Banyandah is an aboriginal word meaning “home on the water,” we chose from a book brought to our house by Jack’s first boss in Australia who supported our building a vessel.
Jude had just given birth to our first child, Jason, and was pregnant with Jerome. So indeed, “home on the water” seemed quite appropriate.
Banyandah was backyard built in Sydney, construction begain late 1970, we launched June of 1973. There is a detailed work diary around somewhere, but from memory she took about 10,000 hours to complete and cost $15,000 back then. But we built everything, and to keep costs low, we sailed away with little gear.
Her first rig used heavy galvanized wire to support our steel tube mast we welded together complete with steps one weekend, That rig proved exceptionally strong, surviving a roll over when crossing the Pacific in winter near 50° north.
Her original fit-out featured Fijian Cedar veneer ply bulkheads with poor man’s teak for trim. That’s what we called Black Bean timber back then. Her power-plant, a straight six Perkins, we took out a truck and rebuilt. Heavy, but reliable. She carries 700 litres of fresh water in four separate tanks and about 500 litres of diesel in two twin interconnected SS tanks. She’s built for long distance cruising.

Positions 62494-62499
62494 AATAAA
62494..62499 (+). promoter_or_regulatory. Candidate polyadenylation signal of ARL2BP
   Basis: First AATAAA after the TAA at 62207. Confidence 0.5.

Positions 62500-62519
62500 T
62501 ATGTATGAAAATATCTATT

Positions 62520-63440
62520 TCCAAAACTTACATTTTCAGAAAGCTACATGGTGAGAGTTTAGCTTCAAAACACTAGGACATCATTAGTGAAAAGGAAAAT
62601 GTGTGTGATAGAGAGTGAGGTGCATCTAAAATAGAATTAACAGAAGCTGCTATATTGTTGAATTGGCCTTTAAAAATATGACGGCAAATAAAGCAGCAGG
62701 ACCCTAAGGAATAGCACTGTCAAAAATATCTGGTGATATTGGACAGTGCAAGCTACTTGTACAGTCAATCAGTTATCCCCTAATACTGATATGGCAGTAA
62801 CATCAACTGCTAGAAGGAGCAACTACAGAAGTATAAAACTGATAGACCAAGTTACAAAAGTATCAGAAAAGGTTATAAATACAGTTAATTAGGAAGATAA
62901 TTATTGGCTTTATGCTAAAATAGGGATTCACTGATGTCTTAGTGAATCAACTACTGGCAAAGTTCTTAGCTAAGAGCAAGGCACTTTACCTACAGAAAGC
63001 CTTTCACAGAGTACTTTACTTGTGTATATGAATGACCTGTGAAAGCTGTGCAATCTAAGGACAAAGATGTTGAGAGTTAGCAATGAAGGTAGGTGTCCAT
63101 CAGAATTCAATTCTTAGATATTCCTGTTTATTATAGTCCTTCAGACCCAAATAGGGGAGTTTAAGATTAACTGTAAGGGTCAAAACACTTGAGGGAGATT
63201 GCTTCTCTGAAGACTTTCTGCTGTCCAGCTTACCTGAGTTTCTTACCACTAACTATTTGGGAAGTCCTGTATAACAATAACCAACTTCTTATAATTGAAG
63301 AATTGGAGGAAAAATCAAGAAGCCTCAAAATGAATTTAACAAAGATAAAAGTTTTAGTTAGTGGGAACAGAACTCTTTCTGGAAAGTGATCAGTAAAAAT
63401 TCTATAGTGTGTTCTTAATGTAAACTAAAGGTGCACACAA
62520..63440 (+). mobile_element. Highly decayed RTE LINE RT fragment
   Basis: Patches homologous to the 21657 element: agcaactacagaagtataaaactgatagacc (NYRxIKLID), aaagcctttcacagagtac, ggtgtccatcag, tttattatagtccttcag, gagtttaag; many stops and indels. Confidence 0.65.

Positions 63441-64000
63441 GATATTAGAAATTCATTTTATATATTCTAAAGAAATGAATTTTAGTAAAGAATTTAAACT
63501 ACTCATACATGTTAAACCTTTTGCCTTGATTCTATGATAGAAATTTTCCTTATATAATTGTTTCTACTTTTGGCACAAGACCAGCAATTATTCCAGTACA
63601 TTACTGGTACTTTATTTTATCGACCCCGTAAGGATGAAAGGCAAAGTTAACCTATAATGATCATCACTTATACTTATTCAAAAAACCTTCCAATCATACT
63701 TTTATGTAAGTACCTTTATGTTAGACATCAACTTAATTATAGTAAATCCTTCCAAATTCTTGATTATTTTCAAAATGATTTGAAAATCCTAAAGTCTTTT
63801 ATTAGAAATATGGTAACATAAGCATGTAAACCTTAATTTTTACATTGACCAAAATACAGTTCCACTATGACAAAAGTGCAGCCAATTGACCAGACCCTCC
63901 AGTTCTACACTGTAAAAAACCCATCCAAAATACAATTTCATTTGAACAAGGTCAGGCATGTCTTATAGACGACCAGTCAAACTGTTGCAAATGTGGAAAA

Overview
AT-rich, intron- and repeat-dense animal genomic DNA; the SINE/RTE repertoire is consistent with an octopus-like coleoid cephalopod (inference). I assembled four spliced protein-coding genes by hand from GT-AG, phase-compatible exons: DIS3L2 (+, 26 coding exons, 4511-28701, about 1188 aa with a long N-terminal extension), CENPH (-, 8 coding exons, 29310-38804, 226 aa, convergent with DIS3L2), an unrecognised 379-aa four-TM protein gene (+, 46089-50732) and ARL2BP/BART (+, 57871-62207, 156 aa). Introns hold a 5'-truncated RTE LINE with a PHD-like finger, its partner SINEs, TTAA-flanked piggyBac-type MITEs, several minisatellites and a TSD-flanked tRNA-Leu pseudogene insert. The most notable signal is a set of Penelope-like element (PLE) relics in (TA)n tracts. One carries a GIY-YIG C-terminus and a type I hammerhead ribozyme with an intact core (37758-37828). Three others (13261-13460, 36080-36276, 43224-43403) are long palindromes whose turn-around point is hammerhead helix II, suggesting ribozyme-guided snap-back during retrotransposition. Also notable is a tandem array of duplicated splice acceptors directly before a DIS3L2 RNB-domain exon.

From first launch in 1973 until 1990, Banyandah was the “home on the water” for the Four J’s – who sailed around the world in ever increasing circles, exploring Earth while educating their sons. Banyandah sailed more than 120,000 nautical miles, crossed four of the five oceans and provided living quarters for our family while visiting 80 countries around the world. The Galapagos and Easter Island stand out, and our seven months living in Japan fascinated us.
In 1990, we craned her from the water and lived aboard her on our front lawn while building our first land-based house. During the next 16 years, she was totally gutted, sandblasted, epoxied, and rebuilt from the keel up with new systems and then re-launched in 2005.
Banyandah’s major assets: clean deck – strong dodger – solid railing
Galley Forward, SS working surface, Red Cedar with Rosewood trim
Aft cabin with double bed
Our new aft deck tower